The Lotus in the Mud
by Kat J. Sullivan
In a quest to reach new audiences for performing arts in Philadelphia, Theatre Philadelphia and thINKingDANCE are joining forces and exploring how dance writing and discourse can provide new perspectives on theater. Beginning May 2018, tD writers have been lending their varied backgrounds, interests, and approaches to criticism to professional works of theater in Philadelphia. Let us know what you think in the comments!
It’s a thrill to witness a production that sweeps me in so thoroughly that the dim rise of house lights for intermission causes me mild shock. When the lights come up at the end of playwright Dominique Morisseau’s Mud Row, I am startled to find that the sun has gone down some time ago.
The play, directed by Steve H. Broadnax III and premiered at People’s Light, develops in the microcosm of a family’s home in the East End of West Chester, PA. One set of sisters (Tiffany Rachelle Stewart’s Elsie and Gillian Glasco’s Frances) grapples with class, race, and family history in the era of the civil rights movement. The other set (Nikkole Salter’s Regine and Renika William’s Toshi) deals with much of the same in contemporary times. Two generations on a maternal line, one in the era of the civil rights movement and the other today, wade through the waves of life within the house’s confines; the play flings us back and forth between time periods. The characters dance the tender tango between embracing their identities and belongings, abandoning them in wild denial, and using them to get further in society (and, perhaps, away from home). The interior of the row home’s first floor is thick with a generational energy that has seeped into the walls; a physical manifestation of the family’s “stick-in-the-mud” status.
I watch the story unfold with a certain level of mirth. My own mother recently inherited and moved into her parents’ old home (with all of its contents) at the nape of the Northern Neck of Virginia, where my grandmother’s family has lived for generations. Wandering through the halls, as boxes are moved and belongings sorted, I can feel stories and unresolved traumas billowing up with the dust.
Morisseau, a Tony Award nominee and MacArthur Genius Grant Fellow, writes with incredibly poetic clarity. In a heated argument with younger sister Toshi over the inheritance of their grandmother’s home, Regine insists, “My insides are gone; I’m empty; you’ve taken everything I have!” In a monologue directed to her infant daughter, the to-be mother of Regine and Toshi, Elsie muses, “Some women [like her sister, Frances] want to change the world; I am content to fit into whatever space becomes available to me.” Morisseau’s use of language evokes salient, rich imagery without forsaking a realistic conversational tone.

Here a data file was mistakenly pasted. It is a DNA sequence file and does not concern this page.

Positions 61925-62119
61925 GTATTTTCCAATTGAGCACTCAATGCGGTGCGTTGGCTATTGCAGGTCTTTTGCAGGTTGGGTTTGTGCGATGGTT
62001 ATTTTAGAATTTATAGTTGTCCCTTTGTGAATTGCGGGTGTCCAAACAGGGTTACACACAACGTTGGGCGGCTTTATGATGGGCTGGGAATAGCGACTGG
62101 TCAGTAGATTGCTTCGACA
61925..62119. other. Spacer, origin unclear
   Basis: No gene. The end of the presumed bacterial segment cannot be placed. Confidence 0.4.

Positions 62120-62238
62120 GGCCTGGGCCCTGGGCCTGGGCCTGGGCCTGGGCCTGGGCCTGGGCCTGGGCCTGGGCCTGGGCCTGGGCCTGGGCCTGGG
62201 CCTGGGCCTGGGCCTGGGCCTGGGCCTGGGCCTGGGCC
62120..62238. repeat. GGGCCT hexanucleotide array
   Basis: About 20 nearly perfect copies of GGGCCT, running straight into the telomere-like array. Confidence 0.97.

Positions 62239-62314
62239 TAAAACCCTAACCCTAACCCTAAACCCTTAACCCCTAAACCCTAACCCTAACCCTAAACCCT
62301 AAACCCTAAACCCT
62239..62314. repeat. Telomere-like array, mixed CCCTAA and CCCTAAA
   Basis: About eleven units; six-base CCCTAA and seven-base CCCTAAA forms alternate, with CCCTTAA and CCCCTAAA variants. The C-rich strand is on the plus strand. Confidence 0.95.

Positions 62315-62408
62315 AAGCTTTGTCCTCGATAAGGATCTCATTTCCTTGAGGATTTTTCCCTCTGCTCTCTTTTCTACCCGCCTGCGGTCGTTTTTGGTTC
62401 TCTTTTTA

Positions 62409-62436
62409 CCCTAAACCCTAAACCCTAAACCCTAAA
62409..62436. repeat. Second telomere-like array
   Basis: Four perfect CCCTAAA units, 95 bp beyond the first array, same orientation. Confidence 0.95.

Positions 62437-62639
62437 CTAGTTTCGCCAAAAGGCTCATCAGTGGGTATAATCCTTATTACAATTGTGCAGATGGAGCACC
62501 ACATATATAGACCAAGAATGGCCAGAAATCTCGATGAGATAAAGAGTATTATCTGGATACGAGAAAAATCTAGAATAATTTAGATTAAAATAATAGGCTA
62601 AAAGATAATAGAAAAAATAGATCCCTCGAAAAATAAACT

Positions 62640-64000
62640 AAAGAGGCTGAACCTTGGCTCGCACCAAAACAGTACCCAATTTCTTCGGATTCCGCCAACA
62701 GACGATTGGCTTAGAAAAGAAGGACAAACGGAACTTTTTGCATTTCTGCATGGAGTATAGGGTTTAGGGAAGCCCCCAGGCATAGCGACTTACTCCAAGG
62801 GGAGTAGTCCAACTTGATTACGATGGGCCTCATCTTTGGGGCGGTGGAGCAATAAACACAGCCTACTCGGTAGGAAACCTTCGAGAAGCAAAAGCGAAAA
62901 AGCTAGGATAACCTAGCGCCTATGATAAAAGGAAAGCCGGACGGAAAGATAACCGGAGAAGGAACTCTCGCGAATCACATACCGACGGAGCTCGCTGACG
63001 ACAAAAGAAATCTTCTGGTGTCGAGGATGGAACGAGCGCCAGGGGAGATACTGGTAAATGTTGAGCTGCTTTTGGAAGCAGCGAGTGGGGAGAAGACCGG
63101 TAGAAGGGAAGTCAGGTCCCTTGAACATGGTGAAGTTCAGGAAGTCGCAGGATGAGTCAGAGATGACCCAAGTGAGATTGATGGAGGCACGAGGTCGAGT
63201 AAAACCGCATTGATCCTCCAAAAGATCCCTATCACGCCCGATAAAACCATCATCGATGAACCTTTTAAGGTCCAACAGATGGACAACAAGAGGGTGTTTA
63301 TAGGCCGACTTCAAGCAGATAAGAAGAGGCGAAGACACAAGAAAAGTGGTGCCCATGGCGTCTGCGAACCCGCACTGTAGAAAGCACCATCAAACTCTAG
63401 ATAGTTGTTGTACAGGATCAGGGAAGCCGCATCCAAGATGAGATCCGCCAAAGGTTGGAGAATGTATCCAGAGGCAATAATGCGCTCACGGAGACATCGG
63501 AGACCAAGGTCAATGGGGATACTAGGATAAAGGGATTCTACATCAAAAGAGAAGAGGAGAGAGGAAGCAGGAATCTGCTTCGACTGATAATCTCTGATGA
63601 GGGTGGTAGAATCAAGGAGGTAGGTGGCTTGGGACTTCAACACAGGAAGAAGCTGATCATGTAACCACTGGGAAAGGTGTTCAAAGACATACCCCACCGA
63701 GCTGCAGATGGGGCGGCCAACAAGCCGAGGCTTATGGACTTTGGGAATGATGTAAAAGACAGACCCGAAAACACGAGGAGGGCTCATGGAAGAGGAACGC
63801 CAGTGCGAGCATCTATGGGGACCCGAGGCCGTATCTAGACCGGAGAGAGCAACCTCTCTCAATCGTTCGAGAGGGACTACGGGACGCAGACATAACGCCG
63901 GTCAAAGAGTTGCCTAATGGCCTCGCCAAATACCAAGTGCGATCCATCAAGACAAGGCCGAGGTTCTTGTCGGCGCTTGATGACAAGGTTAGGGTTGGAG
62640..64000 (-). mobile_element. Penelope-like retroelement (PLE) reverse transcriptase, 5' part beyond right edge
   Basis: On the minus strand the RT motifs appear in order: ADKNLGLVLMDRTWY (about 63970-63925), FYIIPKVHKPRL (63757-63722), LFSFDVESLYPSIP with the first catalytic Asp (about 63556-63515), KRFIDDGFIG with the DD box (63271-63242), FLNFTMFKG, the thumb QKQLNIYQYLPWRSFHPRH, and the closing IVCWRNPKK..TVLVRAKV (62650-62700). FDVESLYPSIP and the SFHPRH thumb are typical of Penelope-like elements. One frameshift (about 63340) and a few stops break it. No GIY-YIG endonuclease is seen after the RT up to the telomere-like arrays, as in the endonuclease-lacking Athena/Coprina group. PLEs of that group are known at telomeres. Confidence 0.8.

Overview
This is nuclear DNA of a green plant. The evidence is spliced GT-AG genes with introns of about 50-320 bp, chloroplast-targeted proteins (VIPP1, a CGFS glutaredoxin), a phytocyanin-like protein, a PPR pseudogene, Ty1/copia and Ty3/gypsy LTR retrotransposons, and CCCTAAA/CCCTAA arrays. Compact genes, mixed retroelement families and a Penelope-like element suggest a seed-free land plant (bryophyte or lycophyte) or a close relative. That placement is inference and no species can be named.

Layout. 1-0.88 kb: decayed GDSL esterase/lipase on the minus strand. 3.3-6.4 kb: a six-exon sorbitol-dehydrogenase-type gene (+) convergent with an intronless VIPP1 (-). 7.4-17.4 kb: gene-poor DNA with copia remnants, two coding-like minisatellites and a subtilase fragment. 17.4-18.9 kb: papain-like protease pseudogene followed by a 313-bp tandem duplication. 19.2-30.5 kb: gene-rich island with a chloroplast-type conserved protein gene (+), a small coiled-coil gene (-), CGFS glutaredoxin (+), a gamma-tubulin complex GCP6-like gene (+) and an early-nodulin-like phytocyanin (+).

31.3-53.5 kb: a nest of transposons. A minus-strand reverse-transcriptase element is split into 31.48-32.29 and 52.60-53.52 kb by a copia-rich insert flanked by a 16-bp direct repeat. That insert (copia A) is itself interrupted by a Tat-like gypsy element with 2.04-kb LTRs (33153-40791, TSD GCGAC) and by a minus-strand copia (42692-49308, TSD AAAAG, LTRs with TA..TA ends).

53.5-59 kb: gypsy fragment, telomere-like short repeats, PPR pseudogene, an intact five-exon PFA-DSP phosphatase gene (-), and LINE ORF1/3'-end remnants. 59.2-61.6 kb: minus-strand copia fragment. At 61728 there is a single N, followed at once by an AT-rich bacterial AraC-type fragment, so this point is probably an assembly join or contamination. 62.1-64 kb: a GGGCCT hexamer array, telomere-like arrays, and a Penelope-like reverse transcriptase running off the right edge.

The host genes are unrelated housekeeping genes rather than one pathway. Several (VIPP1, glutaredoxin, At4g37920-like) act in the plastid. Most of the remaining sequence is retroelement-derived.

The beaus of the younger generation, Bjorn DuPaty’s Davin and Eric Robinson Jr.’s Tyreik, are in some ways diametrical opposites; Davin is calm and trusting, Eric has been too often betrayed by the world to react from a place of faith. On the other hand, they are both supportive partners, pushing Regine and Toshi towards their newer, better selves. The men in Elsie and Frances’ lives are tangential to the central relationships that we see unfold during the course of the play. Elsie becomes infatuated with an intellectual man in a loftier position in society. She falls while pregnant, he hits her and refuses to help, he has a change of heart and promises to marry her, and he abandons her at the altar. The only interaction we see between Frances and a man is in silhouette behind the backdrop; at a protest against segregated restaurants, he spits on her and beats her with a brick. Many times, Elsie affirms that Frances is all she has in the world. Davin and Tyreik represent the different paths Regine and Toshi have chosen for themselves that lead them away from each other.
The actors in the four female lead roles play the characters with delicate layers of steeliness, sass, and softness. In a climactic dialogue between Regine and Toshi, they scream and laugh and say just what the other needs to hear before hurling a stinging truth. Toshi then hesitantly asks her older sister if she’s seen the massive tree they used to play under in the backyard. The roots, she says, are growing into the foundation of the house and might crack it open: an apt manifestation of the family lineage that threatens to overwhelm the two sisters, as it did their foremothers.
Mud Row, Dominique Morisseau, People’s Light, June 6 – August 4.
By Kat Sullivan
July 23, 2019